Insights
1 min Read
January 4, 2011

Jennifer’s New Year’s Wish for You: A Touch of Southern Hospitality

Jennifer Clark

My gift to you, dear friends, is snow! What’s that you say? You’ve had enough?Well, then, ahem…let’s try again. As the newest member of the Big Duck team and a recent transplant from Atlanta, GA, my New Year’s wish to you all (a.k.a. y’all) is a helping of Southern Hospitality.In the south, more often than not, hospitality comes in the form of food. What follows is a recipe for something called Hoppin’ John. It’s a southern traditional recipe best prepared and feasted on each New Year’s Day, paired with a side of vinegary collards. The main ingredients of this classic meal symbolize the household’s hopes for a prosperous and fortunate New Year–for example, leafy collards stand in for dollar bills and black-eyed peas represent coins.

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…Which all seems very capitalistic, until you realize that, historically, the humble ingredients in Hoppin’ John would probably have come from the bounty of a local or family farm. To me, the recipe showcases resourcefulness: the ability to make something great out of, well, very little. Personally, the annual preparation of this dish allows me the chance to share wishes for prosperity and bounty with others.Plus it’s veggie-heavy, tasty, and very warming. Best wishes for the New Year.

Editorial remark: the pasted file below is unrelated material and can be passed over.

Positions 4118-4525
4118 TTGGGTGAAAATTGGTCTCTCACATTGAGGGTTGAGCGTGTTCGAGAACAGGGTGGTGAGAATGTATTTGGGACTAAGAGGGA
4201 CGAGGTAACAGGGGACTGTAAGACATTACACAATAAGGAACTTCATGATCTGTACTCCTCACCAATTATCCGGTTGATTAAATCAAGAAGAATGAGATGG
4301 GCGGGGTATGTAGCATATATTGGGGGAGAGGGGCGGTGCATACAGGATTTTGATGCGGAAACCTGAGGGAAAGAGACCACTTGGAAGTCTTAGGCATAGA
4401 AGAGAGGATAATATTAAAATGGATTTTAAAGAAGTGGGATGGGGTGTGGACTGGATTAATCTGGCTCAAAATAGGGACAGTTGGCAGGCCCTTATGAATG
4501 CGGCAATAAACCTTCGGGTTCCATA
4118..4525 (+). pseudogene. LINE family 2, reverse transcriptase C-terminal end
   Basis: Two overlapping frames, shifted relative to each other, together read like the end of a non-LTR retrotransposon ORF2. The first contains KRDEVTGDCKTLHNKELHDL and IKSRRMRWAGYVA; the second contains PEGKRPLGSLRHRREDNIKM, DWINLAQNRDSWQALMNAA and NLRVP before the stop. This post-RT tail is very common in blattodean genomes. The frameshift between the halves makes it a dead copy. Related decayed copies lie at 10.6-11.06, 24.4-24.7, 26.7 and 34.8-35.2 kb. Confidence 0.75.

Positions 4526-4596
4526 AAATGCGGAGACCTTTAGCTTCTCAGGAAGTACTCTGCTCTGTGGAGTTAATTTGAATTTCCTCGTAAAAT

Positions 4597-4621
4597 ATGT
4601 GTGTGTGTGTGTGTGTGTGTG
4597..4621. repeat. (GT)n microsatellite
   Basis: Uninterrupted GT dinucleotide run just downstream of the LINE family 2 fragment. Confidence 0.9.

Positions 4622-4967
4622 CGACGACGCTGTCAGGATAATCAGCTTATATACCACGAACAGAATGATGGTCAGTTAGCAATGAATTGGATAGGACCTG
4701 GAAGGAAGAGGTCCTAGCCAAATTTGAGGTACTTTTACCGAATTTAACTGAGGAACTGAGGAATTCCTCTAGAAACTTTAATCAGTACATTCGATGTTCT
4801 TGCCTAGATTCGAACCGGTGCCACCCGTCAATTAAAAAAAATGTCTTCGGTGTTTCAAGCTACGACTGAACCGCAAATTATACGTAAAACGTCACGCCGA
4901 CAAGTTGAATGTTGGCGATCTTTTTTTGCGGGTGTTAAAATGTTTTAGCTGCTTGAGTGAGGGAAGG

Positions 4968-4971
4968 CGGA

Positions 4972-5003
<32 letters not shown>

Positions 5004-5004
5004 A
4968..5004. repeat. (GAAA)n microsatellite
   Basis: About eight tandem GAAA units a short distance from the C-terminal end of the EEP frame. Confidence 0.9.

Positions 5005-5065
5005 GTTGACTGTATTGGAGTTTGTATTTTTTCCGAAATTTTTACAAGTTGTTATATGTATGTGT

Hoppin’ John (or eat the leftovers on January 2nd and call it Skippin’ Jenny) Ingredients

3 c. dried black-eyed peas, covered in water and soaked overnight

2 c. white rice, dry1 large Vidalia onion, chopped

Red pepper flakes to taste

1 meaty ham hock (knee joint)

*First, drain the soaked beans and place them in a large pot along with 6 cups of water, the chopped onion, the red pepper flakes, and the ham hock. Bring contents to a boil and reduce the heat. Once the beans have softened, add the dry rice and cook until tender and fluffy, adding more water if necessary. Remove the ham bone, adding any residual meat to the pot, and serve with a side of boiled collards.* Not sure where to find this? Allow me to recommend The Meat Hook, Brooklyn’s finest source for smoked hocks and trotters, for those of you that live in the New York area.

More ducktastic wishes

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